CHAPTER 5: Compensation for financial
loss (clause 4)
108. Clause 4 would give the court the power
to order the payment of compensation for financial loss incurred
as a result of a failure by a party to comply with a contact order.
Compensation would be ordered only after an application by a party
to the contact order proceedings was made to the court, and only
if the other party did not have a reasonable excuse for their
failure to comply.
The amount of compensation would be determined by the court but
could not exceed the amount of financial loss suffered by the
applicant. When making
an order for financial compensation, the court would be required
to take into account the financial circumstances of the person
and the welfare of the child concerned.
109. A number of witnesses queried how a compensation
order would operate in practice. The Association of District Judges
"Whether it is workable will depend on the financial
resources of the particular parties and the ability of the person
causing the financial loss to pay without adversely affecting
the needs of the children."
110. Mr John Furness proposed that unless the
compensation was taken from benefits or a person's salary, the
provision would be unworkable.
Judith Masson suggested that it would be inappropriate to make
the resident parent pay compensation to the non-resident parent
if the latter was in arrears of child support payments.
111. The draft Bill provides that an amount paid
as compensation may be recovered by the applicant as a civil debt.
This approach was criticised by several witnesses, on the basis
that a civil debt would be difficult to enforce. Dame Elizabeth
"I think we ought to be able to treat that as
contempt, and say, 'you pay, otherwise you go inside'; but to
treat it as a civil debt means they have got to go to the county
court and they have got to enforce it. The procedures in the country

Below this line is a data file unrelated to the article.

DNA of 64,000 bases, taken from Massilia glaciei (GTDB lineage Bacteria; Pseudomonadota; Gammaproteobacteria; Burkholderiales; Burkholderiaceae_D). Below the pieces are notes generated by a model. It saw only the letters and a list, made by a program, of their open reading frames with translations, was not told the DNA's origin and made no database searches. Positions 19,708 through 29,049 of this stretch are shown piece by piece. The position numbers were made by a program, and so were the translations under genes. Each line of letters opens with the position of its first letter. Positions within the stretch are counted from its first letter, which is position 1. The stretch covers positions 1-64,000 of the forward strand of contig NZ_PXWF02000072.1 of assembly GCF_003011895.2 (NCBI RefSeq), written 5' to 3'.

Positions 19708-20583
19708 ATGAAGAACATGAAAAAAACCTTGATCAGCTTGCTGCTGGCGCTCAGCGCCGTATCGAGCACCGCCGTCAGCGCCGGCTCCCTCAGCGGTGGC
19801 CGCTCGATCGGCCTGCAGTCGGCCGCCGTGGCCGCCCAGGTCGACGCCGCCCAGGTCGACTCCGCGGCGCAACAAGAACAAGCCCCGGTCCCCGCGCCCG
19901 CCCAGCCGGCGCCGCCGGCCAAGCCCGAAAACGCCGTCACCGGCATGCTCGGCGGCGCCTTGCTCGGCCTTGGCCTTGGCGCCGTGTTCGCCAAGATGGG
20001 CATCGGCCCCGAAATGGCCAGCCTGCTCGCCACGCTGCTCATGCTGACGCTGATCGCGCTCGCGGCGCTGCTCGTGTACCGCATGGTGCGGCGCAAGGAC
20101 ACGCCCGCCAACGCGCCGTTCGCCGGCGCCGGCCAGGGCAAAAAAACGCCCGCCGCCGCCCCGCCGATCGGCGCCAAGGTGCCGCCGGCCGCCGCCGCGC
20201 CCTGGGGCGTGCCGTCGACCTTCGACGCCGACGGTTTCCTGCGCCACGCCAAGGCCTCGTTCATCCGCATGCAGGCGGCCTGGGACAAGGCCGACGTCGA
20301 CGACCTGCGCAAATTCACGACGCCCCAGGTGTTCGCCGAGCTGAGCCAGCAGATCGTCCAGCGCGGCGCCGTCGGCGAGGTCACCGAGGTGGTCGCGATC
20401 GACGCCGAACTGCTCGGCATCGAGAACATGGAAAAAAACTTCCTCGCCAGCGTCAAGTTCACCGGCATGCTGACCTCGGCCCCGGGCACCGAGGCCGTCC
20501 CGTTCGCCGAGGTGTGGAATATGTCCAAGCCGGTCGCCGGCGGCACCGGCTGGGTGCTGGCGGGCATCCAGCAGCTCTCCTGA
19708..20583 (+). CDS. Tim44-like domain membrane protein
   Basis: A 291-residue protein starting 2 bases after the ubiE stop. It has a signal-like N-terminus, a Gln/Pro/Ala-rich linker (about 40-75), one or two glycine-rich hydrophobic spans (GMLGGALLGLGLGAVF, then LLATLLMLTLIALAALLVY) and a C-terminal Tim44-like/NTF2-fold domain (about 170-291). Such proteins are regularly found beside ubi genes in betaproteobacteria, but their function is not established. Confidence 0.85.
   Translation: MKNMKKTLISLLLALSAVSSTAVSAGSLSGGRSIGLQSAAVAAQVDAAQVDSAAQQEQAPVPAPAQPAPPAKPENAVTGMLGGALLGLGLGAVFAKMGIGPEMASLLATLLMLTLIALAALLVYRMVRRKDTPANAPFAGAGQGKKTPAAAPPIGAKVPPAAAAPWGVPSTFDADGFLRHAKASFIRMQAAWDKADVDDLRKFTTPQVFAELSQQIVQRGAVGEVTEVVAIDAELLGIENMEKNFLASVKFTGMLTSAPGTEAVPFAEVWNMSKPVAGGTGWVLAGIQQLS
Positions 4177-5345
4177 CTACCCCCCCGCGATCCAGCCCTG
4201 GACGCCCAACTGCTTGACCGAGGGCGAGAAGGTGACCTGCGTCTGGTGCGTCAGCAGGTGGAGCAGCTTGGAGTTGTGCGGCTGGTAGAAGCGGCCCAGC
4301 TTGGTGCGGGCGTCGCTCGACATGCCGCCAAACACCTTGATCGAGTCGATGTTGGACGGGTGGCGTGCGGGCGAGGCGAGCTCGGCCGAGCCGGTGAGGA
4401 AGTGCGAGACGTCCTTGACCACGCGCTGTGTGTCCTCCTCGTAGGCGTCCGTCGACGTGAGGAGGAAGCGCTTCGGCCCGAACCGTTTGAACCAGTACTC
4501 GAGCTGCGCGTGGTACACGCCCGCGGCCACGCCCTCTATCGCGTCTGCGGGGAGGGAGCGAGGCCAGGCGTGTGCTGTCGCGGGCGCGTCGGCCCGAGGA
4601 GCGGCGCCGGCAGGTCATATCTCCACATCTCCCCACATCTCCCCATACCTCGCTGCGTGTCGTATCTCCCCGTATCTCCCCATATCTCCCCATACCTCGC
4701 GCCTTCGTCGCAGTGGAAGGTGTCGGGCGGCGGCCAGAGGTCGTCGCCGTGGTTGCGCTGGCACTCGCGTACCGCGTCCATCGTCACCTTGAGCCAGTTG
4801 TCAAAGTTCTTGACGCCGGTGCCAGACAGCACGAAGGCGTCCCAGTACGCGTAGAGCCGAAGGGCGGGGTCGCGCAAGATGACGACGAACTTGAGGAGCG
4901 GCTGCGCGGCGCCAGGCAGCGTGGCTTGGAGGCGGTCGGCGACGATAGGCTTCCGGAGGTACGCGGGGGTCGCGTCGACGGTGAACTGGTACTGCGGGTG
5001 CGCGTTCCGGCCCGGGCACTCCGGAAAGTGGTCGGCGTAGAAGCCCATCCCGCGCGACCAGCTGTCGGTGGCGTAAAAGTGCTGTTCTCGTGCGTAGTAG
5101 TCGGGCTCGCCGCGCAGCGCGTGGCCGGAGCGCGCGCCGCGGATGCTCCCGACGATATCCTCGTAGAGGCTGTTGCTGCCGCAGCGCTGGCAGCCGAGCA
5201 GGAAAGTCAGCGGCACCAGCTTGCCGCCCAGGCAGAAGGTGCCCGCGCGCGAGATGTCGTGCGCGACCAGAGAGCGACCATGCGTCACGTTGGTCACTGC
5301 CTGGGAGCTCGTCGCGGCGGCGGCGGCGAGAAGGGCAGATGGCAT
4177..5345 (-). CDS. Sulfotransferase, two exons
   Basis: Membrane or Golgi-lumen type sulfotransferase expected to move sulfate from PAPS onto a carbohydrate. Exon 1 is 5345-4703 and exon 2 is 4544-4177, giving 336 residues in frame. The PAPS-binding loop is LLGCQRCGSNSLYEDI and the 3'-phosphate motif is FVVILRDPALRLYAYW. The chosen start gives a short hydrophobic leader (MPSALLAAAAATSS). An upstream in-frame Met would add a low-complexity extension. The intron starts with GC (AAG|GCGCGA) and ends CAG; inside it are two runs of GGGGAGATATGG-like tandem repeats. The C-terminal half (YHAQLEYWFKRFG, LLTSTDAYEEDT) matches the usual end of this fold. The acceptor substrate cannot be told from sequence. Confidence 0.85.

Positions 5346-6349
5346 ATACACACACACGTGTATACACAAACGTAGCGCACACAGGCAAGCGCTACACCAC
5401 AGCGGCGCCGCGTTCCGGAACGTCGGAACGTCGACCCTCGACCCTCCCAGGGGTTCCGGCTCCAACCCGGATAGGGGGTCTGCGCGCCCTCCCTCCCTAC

court are slow on enforcement, and I think it will be lost in
112. District Judge Walker told us:
"If we ordered compensation, then I think it
ought to be as a criminal fine, rather than as a civil debt, so
that there is a very clear message that this is something which
has got to be paid and has got to be paid relatively quickly rather
than at whatever small amount would otherwise be paid each week."
113. When we put this suggestion to the Government,
they told us:
"To take this approach would
a system intended to punish the non-payment of the amount ordered
by the court, rather than providing methods of ensuring that payment
114. We recognise the concerns of a number of
our legal witnesses that recovering financial compensation by
way of a civil debt may be difficult to enforce if a person fails
to comply with the order. We recommend that the Government
re-evaluate this provision in order to place the onus firmly upon
the court making the order to ensure that the debt is paid or,
failing that, to ensure that other measures are substituted for
the compensation order.
115. We further recommend that it should be
made more clear, either on the face of the Bill or in guidance,
that an application for compensation for financial loss can be
made by either the non-resident or resident parent.
87 Clause 4, new section 11I Back
Clause 4, new section 11I(6) Back
Ev 87, para 15. See also Ev 175, section 4 and Ev 181-182.
Ev 163. See also Ev 165, para 6. Back
Ev 142 Back
Clause 4, new section 11I(8) Back
Q 100 Back
Q 286 Back
Ev 120, para 6 contd. Back